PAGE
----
I need a little help with a problem I am working on. So here's the situation, a seller can produce a apple for $1.00$ and I need to find the optimal price of selling the apple and expected profit per buyer if the distribution of the value of the apple is EXP(1).

So I just need some confirmation on what I am doing. What I have is this:

Expected profit = $(v-1)\cdot (1-F(v))$

Optimal price = derivative of expected profit w.r.t. to $v$ set equal to zero then solve for $v$

I hope this makes sense guys. Like I said I just want make sure I am doing this right or else I am going to have to read the chapter for the 3rd time.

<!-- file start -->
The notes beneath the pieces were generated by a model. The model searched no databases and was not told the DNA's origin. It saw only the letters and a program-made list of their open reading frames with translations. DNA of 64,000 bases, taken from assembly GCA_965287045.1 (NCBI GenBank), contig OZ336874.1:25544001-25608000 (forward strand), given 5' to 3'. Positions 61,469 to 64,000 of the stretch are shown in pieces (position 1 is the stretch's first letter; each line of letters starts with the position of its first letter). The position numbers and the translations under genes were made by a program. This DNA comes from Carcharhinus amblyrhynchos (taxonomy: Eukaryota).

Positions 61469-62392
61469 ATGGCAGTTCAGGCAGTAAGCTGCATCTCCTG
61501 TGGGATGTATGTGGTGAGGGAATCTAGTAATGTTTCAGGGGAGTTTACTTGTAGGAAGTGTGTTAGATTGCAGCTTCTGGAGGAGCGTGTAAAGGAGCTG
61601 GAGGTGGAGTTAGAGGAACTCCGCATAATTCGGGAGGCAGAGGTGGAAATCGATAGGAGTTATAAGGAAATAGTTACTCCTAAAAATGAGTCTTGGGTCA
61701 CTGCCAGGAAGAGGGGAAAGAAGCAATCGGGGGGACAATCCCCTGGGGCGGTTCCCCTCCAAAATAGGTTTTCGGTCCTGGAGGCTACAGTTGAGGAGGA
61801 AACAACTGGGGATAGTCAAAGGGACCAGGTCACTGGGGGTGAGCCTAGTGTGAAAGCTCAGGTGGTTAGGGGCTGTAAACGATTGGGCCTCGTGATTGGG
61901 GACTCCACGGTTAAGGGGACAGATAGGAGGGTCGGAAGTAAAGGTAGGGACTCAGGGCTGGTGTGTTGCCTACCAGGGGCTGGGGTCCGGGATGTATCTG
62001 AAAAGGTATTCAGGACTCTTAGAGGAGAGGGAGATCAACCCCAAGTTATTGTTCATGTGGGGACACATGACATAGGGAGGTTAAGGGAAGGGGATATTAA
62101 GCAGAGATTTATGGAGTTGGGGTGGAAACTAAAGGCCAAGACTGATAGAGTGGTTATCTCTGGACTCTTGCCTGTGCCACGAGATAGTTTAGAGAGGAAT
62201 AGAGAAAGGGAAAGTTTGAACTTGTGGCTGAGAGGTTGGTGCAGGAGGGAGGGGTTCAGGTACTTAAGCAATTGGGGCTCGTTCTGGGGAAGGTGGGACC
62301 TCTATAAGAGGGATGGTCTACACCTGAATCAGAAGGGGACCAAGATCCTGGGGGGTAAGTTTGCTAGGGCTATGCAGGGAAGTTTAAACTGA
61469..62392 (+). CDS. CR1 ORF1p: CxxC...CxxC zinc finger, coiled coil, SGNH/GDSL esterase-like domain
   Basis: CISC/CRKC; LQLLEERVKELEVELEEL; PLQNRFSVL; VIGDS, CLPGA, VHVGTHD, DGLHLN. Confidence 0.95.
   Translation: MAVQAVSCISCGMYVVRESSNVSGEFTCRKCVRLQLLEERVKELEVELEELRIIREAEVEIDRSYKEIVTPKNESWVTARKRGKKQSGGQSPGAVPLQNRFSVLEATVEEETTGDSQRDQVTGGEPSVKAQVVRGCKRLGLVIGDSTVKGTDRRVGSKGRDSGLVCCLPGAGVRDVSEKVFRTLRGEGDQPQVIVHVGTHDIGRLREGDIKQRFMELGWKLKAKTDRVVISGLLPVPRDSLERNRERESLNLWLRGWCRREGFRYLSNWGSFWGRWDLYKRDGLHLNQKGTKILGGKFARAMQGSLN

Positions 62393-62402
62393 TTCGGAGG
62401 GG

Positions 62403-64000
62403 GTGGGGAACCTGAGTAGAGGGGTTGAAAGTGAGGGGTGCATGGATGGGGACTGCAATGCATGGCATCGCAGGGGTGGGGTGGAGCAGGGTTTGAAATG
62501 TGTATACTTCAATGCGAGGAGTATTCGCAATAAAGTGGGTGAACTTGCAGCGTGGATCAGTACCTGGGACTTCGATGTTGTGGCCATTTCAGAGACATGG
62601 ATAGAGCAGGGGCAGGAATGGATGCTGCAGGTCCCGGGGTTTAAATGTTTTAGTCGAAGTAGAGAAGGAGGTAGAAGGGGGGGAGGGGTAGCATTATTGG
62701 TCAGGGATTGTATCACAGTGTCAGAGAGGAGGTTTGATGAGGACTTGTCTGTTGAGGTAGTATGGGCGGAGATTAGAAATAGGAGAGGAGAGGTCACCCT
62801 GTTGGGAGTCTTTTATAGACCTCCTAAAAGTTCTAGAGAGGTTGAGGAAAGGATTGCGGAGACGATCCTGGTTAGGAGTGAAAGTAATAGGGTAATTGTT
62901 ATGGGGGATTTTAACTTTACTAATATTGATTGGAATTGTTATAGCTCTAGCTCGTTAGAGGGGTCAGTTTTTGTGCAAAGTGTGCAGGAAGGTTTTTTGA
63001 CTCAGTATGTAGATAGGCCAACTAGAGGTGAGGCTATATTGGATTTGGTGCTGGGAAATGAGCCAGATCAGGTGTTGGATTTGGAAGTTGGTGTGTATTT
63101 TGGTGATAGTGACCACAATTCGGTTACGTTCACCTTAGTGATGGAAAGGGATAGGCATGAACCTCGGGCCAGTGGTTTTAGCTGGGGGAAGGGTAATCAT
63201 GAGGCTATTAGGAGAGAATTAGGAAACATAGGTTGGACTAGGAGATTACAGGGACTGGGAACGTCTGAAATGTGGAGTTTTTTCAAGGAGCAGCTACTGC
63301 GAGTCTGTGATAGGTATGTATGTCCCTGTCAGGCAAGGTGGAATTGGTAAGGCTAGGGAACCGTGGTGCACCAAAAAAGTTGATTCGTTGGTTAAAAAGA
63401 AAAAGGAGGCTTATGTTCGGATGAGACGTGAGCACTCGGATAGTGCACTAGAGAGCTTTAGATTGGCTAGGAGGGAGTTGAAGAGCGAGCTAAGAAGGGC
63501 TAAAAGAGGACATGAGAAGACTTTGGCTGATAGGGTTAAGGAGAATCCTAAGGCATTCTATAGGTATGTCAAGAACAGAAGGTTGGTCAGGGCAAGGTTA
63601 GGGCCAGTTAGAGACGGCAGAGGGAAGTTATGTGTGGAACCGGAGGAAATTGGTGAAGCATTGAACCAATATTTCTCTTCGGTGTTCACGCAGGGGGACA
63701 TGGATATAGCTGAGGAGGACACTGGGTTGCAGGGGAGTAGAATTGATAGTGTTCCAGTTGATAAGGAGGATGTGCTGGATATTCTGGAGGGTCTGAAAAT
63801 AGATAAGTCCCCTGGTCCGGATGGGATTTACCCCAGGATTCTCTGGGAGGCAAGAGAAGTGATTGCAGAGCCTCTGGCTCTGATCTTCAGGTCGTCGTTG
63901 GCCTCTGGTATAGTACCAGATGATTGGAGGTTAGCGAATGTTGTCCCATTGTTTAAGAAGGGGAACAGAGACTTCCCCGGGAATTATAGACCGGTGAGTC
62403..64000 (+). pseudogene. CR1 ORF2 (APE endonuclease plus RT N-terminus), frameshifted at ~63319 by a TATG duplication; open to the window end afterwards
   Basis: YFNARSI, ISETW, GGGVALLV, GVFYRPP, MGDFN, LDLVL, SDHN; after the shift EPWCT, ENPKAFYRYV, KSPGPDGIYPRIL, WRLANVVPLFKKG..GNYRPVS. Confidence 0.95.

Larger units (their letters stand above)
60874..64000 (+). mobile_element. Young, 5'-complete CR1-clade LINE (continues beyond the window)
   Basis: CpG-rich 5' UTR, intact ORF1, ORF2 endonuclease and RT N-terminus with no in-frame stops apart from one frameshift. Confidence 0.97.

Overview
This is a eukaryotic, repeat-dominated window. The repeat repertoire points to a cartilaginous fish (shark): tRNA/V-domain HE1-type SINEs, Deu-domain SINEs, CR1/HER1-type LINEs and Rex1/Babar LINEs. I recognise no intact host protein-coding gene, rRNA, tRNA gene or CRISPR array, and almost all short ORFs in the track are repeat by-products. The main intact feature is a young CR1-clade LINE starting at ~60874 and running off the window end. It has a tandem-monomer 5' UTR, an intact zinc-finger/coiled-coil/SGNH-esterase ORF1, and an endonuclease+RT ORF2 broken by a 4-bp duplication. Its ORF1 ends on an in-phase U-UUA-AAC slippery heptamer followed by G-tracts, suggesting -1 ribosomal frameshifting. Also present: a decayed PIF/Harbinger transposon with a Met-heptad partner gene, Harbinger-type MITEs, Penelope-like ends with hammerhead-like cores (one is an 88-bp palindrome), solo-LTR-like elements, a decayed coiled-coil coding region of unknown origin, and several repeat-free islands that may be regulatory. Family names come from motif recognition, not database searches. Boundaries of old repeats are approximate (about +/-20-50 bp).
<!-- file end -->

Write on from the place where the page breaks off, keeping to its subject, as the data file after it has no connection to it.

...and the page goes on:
You're right. In general, if the valuation of a good follows the distribution $F(x)$, then the demand function is $D(x) = 1 - F(x)$ implying that the profit under a marginal cost $m$ is simply $$\Pi = (x-m)[1-F(x)]$$

The first order optimality condition is sufficient if the distribution of the valuation is log-concave (check Bagnoli and Bergstrom - "Log-concave probability and its applications" and Lariviere - "A note on probability distributions with increasing generalized failure rates") because log-concavity implies unimodality of your profit function. The exponential distribution is log-concave, so you're good.

Now, for the exponential distribution with parameter $\lambda$ a good trick to remember is that the optimal price equals $m+ \lambda^{-1}$, so your solution is $x=2$.

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